Posted October 13, 2017

Travel Companies Face More Uncertainty Over Data Transfers From EU

The future of standard contractual clauses, a mechanism heavily used by travel service providers and other companies to lawfully transfer European Union citizens’ data to the U.S. and other countries, has been thrown into question after a ruling by the Irish High Court. The court decided Oct. 3 to ask the European Court of Justice to review whether these clauses are valid, considering the U.S. government's less stringent treatment of personal data. Read More »
Posted by: Amon Cohen | More by Amon Cohen
Posted February 9, 2017

More TMCs Certify Under EU-U.S. Privacy Shield Framework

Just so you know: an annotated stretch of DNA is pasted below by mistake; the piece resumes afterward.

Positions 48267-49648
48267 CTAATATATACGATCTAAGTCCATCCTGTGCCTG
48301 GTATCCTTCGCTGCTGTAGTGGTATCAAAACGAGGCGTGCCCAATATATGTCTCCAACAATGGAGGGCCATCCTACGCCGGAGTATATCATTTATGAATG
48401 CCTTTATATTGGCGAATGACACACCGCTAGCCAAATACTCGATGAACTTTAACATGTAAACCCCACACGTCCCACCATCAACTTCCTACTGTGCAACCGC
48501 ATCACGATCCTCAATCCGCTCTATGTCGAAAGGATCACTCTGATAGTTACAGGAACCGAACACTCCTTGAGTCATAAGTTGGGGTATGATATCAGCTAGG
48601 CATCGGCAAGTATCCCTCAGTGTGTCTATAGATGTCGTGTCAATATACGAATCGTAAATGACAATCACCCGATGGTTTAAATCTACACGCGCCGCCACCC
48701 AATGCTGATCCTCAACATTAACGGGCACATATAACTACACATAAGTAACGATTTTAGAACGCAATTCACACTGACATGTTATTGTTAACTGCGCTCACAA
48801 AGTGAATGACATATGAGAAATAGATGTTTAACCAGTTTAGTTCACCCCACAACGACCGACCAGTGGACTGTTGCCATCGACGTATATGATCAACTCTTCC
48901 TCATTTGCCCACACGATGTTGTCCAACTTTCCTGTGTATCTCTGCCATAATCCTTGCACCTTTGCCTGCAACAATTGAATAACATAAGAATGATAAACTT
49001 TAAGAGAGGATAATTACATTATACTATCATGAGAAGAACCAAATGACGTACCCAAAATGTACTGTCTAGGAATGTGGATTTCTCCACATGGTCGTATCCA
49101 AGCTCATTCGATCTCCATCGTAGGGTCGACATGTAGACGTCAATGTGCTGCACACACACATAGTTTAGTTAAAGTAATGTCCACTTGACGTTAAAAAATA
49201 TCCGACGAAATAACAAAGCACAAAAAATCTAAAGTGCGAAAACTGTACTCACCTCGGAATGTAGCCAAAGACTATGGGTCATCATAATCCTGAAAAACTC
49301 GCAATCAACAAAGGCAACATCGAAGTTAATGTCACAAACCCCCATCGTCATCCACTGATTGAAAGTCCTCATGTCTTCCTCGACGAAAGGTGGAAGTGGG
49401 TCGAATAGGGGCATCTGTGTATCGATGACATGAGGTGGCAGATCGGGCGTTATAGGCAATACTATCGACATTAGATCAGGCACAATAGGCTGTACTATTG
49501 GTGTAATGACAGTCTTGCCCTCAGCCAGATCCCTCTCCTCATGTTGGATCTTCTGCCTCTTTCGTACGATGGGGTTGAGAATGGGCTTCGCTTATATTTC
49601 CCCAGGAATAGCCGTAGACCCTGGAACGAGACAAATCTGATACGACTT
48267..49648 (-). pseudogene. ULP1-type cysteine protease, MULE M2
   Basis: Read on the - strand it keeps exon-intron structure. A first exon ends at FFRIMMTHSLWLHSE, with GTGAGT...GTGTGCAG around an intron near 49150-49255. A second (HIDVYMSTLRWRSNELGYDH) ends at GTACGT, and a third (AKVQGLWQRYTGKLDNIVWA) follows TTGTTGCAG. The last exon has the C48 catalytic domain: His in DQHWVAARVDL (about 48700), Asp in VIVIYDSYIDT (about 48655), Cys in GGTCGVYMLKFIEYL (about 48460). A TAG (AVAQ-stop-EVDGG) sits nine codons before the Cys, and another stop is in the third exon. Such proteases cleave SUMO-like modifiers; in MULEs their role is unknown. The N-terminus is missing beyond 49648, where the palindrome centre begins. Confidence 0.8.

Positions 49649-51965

More than half a dozen travel management companies have certified under the European Union-U.S. Privacy Shield framework since the program went live last summer. Read More »
Posted by: Jay Boehmer | More by Jay Boehmer
Posted August 17, 2016

U.S. Corporate Travel Players Weigh Options For Complying With EU Data Protection Rules

Keeping compliant with the European Union's tough personal data privacy laws used to be straightforward. The EU exercises stricter data privacy laws than the United States. That's why it also has rules ensuring that transfers of data about its citizens across the Atlantic must comply with its more stringent standards. Meanwhile, many of the corporate travel industry's dominant service providers, and thus their primary data servers, are based in the United States. They import data about individuals—including names, employers, where the employees travel and credit card details—from Europe on a daily basis, and under a framework called Safe Harbor, U.S. companies could declare they transferred data in a compliant manner. Read More »
Posted by: Amon Cohen | More by Amon Cohen
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